Personal Savings Rate Falls to 4 Percent
The U.S. Department of Commerce's Bureau of Economic Analysis released a report showing the personal savings rate has fallen to 4.00 percent. Not to be confused with savings account rates offered by financial institutions, the personal savings rate is the rate in which Americans save money.
Looking at the chart of the personal savings rate below, the rate held steady in the 1960s and 1970s but has been trending lower since the 1980s. Over the past 50 years, the highest the personal savings rate was at 13.9 percent back in April of 1975, just after a severe recession. The lowest point ever was when the rate fell to 2.0 percent back in July of 2005.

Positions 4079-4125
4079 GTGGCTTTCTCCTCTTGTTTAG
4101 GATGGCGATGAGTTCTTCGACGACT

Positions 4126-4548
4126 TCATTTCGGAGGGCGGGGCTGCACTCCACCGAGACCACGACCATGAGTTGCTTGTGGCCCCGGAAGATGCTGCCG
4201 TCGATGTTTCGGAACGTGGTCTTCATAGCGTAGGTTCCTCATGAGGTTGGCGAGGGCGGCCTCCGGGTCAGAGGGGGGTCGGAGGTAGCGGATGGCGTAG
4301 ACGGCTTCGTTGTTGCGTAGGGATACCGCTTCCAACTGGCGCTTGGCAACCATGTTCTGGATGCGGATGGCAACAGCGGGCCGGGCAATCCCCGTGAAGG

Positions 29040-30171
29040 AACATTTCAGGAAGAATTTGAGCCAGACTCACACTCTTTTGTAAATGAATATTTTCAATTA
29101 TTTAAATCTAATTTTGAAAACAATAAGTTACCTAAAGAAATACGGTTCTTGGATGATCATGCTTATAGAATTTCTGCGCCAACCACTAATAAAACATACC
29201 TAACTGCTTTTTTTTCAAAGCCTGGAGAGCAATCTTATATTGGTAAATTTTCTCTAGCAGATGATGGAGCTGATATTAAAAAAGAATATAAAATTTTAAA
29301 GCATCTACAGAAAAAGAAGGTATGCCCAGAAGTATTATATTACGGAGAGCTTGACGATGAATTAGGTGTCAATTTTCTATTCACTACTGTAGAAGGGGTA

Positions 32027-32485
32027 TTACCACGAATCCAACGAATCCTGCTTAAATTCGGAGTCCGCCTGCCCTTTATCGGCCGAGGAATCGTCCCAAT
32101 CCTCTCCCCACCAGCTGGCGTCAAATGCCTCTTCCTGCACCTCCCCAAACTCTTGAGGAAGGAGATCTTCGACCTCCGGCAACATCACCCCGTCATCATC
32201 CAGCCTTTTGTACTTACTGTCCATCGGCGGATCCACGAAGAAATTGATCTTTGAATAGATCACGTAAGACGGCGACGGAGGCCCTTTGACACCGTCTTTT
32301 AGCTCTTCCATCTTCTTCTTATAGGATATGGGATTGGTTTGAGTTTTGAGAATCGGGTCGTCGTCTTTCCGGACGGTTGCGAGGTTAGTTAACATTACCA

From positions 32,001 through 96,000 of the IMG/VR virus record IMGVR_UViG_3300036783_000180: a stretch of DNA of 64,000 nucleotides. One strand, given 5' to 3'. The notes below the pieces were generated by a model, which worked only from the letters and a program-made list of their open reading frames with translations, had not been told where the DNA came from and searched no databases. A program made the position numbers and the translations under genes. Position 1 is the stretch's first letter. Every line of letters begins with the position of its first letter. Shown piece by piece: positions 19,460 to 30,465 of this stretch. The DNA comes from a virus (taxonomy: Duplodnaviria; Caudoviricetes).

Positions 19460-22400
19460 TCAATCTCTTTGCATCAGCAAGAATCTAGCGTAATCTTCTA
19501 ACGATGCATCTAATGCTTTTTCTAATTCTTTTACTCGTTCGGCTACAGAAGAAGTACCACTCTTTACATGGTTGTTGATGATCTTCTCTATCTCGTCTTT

The biggest factor driving the rate higher has usually been a recession but the personal savings rate has also increased when savings account rates moved higher. The recent post recession uptick happened right after the financial crisis and Great Recession. In August 2007, the personal savings rate was 2.7 percent but when the recession hit, the rate jumped to 8.00 percent.
The biggest reason the overall trend in the personal savings rate has fallen since the 1980s is that incomes have been stagnant. The following chart shows back in 1989, the median household made $51,681 (in current dollars). In 2012, the median household income was $51,017. This shows that the average middle class family was making slightly more money 25 years ago than they are today.
It's no wonder the savings rate is fallen, the average middle class American family has no money to save. Not to mention, with such dismal savings rates, there is practically no incentive to save. The best savings rates right now are just below 1.00 percent, which is lower than the current rate of inflation. Interest rates will be moving higher in the coming years but higher rates won't help the average middle class family.
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